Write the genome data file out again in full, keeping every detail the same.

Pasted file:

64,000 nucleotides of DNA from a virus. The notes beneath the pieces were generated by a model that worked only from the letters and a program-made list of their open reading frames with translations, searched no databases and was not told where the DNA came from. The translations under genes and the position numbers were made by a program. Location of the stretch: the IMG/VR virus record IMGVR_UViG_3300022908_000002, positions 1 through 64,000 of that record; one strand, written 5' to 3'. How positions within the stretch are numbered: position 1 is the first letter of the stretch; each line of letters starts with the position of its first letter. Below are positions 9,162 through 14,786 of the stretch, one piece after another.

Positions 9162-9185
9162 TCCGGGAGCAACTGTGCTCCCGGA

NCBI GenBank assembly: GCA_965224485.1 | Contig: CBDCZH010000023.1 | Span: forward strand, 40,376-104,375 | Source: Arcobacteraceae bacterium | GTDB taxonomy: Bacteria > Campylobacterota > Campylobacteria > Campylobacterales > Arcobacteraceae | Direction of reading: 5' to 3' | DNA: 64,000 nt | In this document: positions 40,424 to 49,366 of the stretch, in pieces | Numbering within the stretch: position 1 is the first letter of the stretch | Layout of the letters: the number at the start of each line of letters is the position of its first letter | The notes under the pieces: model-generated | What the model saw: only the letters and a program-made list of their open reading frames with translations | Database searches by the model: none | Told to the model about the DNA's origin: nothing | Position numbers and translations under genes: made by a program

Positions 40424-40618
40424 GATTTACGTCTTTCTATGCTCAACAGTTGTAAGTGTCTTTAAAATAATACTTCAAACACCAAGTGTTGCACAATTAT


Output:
64,000 nucleotides of DNA from a virus. The notes beneath the pieces were generated by a model that worked only from the letters and a program-made list of their open reading frames with translations, searched no databases and was not told where the DNA came from. The translations under genes and the position numbers were made by a program. Location of the stretch: the IMG/VR virus record IMGVR_UViG_3300022908_000002, positions 1 through 64,000 of that record; one strand, written 5' to 3'. How positions within the stretch are numbered: position 1 is the first letter of the stretch; each line of letters starts with the position of its first letter. Below are positions 9,162 through 14,786 of the stretch, one piece after another.

Positions 9162-9185
9162 TCCGGGAGCAACTGTGCTCCCGGA

NCBI GenBank assembly: GCA_965224485.1 | Contig: CBDCZH010000023.1 | Span: forward strand, 40,376-104,375 | Source: Arcobacteraceae bacterium | GTDB taxonomy: Bacteria > Campylobacterota > Campylobacteria > Campylobacterales > Arcobacteraceae | Direction of reading: 5' to 3' | DNA: 64,000 nt | In this document: positions 40,424 to 49,366 of the stretch, in pieces | Numbering within the stretch: position 1 is the first letter of the stretch | Layout of the letters: the number at the start of each line of letters is the position of its first letter | The notes under the pieces: model-generated | What the model saw: only the letters and a program-made list of their open reading frames with translations | Database searches by the model: none | Told to the model about the DNA's origin: nothing | Position numbers and translations under genes: made by a program

Positions 40424-40618
40424 GATTTACGTCTTTCTATGCTCAACAGTTGTAAGTGTCTTTAAAATAATACTTCAAACACCAAGTGTTGCACAATTAT